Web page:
Tuesday, January 20, 2004
Superior Court Judge Ouderkirk to Retire in April
By R. STANTON HALL, Staff Writer
Los Angeles Superior Court Judge John W. Ouderkirk, a former police officer who received worldwide attention in 1993 when he presided over the controversial Reginald Denny beating trial, confirmed Friday that he plans to retire from the bench April 5.
Ouderkirk actually announced his retirement plans in open court last Tuesday. The unusual courtroom announcement was made for wholly practical reasons, the judge explained.
During a rescheduling of a hearing in the family law court he has occupied the past four years, a proposed date conflicted with the judge’s retirement plans, so he let those plans be known.
At 61, and after 14 years on the bench, Ouderkirk is retiring at an earlier-than-usual age for judges. He said his motivation is simple: “I really want to retire and have my life to myself.”
He said he hasn’t decided on plans for post-retirement employment. In fact, he said, he’s looking forward to retirement in the true sense of the word.
“I would really like to finally learn to speak Spanish,” Ouderkirk—who for years has spent much of his free time camping, fishing and kayaking in Mexico—said.
Ouderkirk was appointed to the Superior Court by then-Gov. George Deukmejian on Jan. 4, 1991. At the time of his appointment he had spent just under two years on the Los Angeles Municipal Court. He served five years in criminal court and three years presiding over civil cases before moving to his current position on the family court bench.
The judge drew widespread public attention when he presided over the televised 1993 trial of three men charged with attempted murder, aggravated mayhem, torture and robbery in the attack on truck driver Reginald Denny and other motorists. The events at Florence and Normandie avenues, which had also been seen on live television, occurred during civil unrest following the not guilty verdicts delivered in the trial of Los Angeles Police Department officers accused of beating motorist Rodney King.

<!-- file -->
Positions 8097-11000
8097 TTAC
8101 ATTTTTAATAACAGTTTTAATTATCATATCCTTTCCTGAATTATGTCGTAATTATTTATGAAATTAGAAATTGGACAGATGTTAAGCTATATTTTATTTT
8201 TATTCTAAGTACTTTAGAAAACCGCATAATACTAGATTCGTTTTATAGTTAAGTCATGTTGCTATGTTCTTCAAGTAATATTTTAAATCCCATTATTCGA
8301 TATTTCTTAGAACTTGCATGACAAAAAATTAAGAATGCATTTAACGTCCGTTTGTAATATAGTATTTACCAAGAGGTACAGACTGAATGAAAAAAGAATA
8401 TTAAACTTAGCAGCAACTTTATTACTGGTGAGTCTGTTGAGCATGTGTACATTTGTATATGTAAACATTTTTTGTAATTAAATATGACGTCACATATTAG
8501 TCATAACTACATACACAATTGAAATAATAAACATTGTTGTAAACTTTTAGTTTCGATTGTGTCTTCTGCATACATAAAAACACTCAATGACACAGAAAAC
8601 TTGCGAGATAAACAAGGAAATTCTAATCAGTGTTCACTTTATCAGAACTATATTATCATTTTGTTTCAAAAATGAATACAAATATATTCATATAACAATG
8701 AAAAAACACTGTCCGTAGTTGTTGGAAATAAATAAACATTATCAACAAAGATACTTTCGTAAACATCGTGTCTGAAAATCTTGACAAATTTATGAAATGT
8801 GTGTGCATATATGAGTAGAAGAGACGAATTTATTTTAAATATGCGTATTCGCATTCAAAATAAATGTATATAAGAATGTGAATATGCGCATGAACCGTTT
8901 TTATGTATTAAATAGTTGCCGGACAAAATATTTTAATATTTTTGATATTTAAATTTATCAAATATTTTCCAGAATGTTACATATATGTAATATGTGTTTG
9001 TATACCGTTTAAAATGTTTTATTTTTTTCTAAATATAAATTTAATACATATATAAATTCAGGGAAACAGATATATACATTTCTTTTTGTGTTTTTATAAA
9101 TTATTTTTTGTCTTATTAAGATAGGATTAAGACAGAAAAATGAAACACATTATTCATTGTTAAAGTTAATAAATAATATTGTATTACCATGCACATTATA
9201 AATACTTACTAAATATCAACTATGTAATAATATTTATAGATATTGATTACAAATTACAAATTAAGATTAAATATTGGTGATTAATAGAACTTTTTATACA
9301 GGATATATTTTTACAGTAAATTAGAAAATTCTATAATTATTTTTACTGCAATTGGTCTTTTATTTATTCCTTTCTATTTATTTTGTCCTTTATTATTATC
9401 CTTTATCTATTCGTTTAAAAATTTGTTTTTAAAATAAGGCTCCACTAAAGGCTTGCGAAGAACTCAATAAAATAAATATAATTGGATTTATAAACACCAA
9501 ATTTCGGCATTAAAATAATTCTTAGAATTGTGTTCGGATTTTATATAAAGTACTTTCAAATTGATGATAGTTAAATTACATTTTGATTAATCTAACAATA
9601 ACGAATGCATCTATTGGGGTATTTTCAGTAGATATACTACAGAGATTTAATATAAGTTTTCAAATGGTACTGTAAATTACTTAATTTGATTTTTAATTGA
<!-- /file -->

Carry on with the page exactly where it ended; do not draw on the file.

The defendant facing the most serious charges, Damian “Football” Williams, was found guilty of lesser offenses, and Ouderkirk sentenced Williams to the maximum of 10 years in prison.
Ouderkirk’s background in law enforcement became a point of contention for defense attorneys and civil rights activists, who claimed the judge displayed a pro-prosecution bias and punitive attitude that made it difficult for the defendants to receive a fair trial.
But prosecutors, and even some of the defense attorneys, said that the soft-spoken, formal Ouderkirk was objective and fair and kept the trial under control.
Ouderkirk was born Nov. 17, 1942, in New York City. He moved to Los Angeles after dropping out of Iona College and shortly thereafter took a job with the Santa Monica Police Department.
In 1970 he became an investigator for the District Attorney’s Office, working by day and attending school at night, eventually receiving a degree from Loyola Law School in 1977. He was a deputy district attorney until his appointment to the Municipal Court bench.
Copyright 2004, Metropolitan News Company